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The persistent vegetative state (PVS) is a condition in which awareness of the self and the environment is absent. However, neuroimaging studies suggest that normal brain activity in response to speech and faces can remain in the PVS, although it is not clear if this activity reflects higher levels of perception and cognitive processes, as only meaningless stimuli were used as control conditions.1 One way to investigate such higher cognitive processes is to examine whether differential activity can be evoked by different contents of language.
We examined brain activity in a patient in the PVS during hearing his own first name compared with another name. Previous studies found activation of the medial prefrontal cortex (MPFC) in healthy subjects during hearing their own name and self referential processing.2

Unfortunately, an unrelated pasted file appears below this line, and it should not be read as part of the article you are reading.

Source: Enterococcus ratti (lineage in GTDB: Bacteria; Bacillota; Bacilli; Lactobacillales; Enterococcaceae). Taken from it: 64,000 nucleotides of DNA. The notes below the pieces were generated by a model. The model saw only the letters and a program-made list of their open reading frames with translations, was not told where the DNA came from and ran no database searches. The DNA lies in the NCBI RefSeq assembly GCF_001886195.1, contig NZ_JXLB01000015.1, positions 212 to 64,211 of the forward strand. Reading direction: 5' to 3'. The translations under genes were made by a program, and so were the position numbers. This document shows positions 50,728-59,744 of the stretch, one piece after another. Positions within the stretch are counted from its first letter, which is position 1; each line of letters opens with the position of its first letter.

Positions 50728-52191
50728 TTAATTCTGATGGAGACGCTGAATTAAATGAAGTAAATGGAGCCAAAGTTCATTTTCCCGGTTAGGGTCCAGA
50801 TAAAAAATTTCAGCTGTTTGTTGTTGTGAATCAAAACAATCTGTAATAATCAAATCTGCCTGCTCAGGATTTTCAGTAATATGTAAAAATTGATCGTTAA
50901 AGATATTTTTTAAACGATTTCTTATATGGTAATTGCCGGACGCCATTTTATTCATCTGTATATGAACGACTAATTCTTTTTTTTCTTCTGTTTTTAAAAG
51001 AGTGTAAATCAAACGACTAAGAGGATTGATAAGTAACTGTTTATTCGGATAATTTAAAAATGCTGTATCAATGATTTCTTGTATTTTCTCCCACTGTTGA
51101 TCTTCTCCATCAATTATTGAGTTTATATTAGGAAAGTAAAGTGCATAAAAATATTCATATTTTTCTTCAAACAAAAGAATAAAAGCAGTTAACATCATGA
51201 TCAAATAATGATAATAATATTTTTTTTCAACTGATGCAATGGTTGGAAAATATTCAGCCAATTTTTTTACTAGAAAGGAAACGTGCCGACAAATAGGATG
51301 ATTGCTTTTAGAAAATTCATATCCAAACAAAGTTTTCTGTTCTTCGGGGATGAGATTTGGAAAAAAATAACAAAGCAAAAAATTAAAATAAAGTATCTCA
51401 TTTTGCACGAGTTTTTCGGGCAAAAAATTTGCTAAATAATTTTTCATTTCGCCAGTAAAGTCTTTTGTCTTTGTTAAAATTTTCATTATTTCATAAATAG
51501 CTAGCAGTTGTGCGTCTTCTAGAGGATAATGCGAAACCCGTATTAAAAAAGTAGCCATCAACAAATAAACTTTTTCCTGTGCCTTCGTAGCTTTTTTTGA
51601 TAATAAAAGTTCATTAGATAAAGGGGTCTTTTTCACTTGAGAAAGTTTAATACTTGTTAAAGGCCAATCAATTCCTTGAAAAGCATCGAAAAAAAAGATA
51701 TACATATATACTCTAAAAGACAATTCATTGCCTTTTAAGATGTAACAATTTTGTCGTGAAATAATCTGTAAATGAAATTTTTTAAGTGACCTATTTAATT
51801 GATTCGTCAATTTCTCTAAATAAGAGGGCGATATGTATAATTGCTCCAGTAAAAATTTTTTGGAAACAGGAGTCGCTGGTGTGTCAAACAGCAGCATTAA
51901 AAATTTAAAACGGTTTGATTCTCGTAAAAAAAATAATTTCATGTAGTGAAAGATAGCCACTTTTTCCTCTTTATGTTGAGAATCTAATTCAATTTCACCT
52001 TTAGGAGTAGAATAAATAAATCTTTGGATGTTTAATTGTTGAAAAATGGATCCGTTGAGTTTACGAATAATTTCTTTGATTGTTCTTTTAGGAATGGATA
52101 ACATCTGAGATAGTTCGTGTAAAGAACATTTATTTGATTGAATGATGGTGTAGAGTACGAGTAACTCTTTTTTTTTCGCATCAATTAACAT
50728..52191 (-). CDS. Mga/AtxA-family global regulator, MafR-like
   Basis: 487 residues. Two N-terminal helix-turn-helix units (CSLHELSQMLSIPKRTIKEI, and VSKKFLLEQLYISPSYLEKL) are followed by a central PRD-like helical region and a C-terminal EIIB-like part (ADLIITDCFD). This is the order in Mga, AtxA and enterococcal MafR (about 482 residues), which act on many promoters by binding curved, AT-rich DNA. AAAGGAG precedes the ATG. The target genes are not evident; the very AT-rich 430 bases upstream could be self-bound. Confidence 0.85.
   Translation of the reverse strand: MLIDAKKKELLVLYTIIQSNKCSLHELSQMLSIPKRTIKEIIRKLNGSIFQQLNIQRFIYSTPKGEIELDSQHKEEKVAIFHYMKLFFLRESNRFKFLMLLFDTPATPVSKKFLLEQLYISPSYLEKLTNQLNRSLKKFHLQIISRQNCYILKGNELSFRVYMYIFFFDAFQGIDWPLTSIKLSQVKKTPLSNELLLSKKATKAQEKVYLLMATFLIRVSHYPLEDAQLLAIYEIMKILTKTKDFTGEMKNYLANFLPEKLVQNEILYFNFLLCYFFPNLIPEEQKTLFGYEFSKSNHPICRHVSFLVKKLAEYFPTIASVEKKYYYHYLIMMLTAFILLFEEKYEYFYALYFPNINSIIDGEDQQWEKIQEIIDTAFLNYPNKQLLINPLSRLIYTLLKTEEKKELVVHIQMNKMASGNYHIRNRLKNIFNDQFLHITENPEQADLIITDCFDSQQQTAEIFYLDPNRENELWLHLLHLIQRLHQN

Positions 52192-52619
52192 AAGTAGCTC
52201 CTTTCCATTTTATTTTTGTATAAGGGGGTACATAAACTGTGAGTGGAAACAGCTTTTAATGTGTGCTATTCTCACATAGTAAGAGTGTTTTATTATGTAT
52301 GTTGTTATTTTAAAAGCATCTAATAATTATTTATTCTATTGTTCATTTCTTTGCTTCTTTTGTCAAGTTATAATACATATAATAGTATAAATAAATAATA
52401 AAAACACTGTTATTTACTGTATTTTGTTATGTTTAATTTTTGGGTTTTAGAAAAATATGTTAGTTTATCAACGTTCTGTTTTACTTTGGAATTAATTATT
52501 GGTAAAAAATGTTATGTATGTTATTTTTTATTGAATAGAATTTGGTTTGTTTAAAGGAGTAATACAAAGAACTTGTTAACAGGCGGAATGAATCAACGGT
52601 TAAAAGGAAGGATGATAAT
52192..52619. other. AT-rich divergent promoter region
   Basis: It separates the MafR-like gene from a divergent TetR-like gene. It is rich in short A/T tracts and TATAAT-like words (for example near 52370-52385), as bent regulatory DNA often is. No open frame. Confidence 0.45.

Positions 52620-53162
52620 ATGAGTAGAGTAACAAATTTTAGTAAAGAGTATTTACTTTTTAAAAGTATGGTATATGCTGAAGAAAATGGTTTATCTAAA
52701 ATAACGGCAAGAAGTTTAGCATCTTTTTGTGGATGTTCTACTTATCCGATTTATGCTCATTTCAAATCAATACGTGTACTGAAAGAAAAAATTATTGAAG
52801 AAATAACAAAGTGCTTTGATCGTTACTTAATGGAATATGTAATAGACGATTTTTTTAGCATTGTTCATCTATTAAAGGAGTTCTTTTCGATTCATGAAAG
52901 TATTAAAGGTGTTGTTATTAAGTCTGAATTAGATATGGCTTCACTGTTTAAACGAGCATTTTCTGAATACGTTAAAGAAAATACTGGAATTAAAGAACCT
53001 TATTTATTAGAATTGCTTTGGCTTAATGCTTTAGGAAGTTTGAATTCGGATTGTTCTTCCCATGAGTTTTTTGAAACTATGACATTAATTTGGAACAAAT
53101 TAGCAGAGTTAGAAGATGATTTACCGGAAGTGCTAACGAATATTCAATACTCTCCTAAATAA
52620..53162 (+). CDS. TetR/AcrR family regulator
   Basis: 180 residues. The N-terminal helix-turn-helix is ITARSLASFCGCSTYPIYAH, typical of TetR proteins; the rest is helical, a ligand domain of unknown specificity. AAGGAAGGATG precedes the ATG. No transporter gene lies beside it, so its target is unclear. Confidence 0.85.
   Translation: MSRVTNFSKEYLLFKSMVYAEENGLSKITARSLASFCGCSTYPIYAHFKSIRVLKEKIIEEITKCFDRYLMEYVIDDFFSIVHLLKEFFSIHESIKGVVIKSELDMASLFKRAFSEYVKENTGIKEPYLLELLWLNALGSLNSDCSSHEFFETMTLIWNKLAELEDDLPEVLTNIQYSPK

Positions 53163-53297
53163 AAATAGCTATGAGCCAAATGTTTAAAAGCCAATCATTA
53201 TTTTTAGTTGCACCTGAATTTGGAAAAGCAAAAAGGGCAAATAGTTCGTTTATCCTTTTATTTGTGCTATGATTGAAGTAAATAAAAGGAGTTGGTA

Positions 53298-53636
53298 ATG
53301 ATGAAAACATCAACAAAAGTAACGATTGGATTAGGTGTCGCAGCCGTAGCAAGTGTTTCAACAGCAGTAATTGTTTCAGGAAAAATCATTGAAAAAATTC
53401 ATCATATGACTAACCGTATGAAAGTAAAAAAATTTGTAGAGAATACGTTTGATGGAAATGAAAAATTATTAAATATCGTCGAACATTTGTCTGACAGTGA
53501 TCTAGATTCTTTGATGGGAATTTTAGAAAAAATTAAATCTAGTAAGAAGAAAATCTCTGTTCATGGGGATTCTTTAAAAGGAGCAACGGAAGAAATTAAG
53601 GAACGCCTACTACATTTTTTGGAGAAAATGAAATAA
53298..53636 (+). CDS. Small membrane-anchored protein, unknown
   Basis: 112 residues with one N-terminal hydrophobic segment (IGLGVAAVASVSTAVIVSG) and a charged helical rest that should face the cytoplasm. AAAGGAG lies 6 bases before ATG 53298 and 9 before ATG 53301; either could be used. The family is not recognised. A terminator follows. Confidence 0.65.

We investigated the case of a 50-year-old man, who had a myocardial infarction with cardiac arrest in March 2003. The diagnosis of PVS was confirmed by two neurologists. The patient showed normal hypothalamic and brain stem autonomic functions and a normal sleep–wake cycle, but no signs of awareness. Magnetic resonance imaging of the brain showed diffuse symmetric leucoencephalopathy and brain atrophy. Positron emission tomography showed an overall reduction in resting brain metabolism (especially marked in the bilateral frontal, parietal and cingulate cortex, as well as in the precuneus). The functional magnetic resonance imaging (fMRI) study was carried out in January 2004; the patient’s …
Funding: The University of Salzburg provided support to the Center for Neurocognitive Research for establishing the collaboration between the Department of Neurology at the Christian Doppler Clinic and the Department of Psychology.
Competing interests: None declared.
Consent was obtained for publication of the patient’s details described in this report.